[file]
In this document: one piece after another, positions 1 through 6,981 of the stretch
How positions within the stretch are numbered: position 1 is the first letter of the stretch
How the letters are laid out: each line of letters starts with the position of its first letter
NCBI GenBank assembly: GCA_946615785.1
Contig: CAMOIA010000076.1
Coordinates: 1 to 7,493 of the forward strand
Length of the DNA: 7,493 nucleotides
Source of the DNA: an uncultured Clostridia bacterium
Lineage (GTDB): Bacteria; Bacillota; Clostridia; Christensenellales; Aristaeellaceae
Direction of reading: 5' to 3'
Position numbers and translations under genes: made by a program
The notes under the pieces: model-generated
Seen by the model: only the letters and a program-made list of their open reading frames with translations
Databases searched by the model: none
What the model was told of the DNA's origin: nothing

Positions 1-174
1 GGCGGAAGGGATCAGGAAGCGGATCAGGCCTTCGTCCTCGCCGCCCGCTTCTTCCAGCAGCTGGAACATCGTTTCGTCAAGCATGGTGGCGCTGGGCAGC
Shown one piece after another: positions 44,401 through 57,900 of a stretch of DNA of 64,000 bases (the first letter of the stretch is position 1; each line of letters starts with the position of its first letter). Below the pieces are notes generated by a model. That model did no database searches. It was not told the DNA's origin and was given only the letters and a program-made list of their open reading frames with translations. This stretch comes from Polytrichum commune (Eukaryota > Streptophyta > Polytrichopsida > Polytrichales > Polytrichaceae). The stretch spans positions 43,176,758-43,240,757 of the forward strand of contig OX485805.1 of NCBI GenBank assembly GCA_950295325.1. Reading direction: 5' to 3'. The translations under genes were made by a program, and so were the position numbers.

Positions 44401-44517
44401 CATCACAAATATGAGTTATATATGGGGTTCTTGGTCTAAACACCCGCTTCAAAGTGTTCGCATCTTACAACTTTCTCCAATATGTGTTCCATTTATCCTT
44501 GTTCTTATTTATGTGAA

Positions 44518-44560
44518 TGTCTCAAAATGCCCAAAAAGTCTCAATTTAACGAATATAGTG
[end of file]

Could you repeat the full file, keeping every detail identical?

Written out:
In this document: one piece after another, positions 1 through 6,981 of the stretch
How positions within the stretch are numbered: position 1 is the first letter of the stretch
How the letters are laid out: each line of letters starts with the position of its first letter
NCBI GenBank assembly: GCA_946615785.1
Contig: CAMOIA010000076.1
Coordinates: 1 to 7,493 of the forward strand
Length of the DNA: 7,493 nucleotides
Source of the DNA: an uncultured Clostridia bacterium
Lineage (GTDB): Bacteria; Bacillota; Clostridia; Christensenellales; Aristaeellaceae
Direction of reading: 5' to 3'
Position numbers and translations under genes: made by a program
The notes under the pieces: model-generated
Seen by the model: only the letters and a program-made list of their open reading frames with translations
Databases searched by the model: none
What the model was told of the DNA's origin: nothing

Positions 1-174
1 GGCGGAAGGGATCAGGAAGCGGATCAGGCCTTCGTCCTCGCCGCCCGCTTCTTCCAGCAGCTGGAACATCGTTTCGTCAAGCATGGTGGCGCTGGGCAGC
Shown one piece after another: positions 44,401 through 57,900 of a stretch of DNA of 64,000 bases (the first letter of the stretch is position 1; each line of letters starts with the position of its first letter). Below the pieces are notes generated by a model. That model did no database searches. It was not told the DNA's origin and was given only the letters and a program-made list of their open reading frames with translations. This stretch comes from Polytrichum commune (Eukaryota > Streptophyta > Polytrichopsida > Polytrichales > Polytrichaceae). The stretch spans positions 43,176,758-43,240,757 of the forward strand of contig OX485805.1 of NCBI GenBank assembly GCA_950295325.1. Reading direction: 5' to 3'. The translations under genes were made by a program, and so were the position numbers.

Positions 44401-44517
44401 CATCACAAATATGAGTTATATATGGGGTTCTTGGTCTAAACACCCGCTTCAAAGTGTTCGCATCTTACAACTTTCTCCAATATGTGTTCCATTTATCCTT
44501 GTTCTTATTTATGTGAA

Positions 44518-44560
44518 TGTCTCAAAATGCCCAAAAAGTCTCAATTTAACGAATATAGTG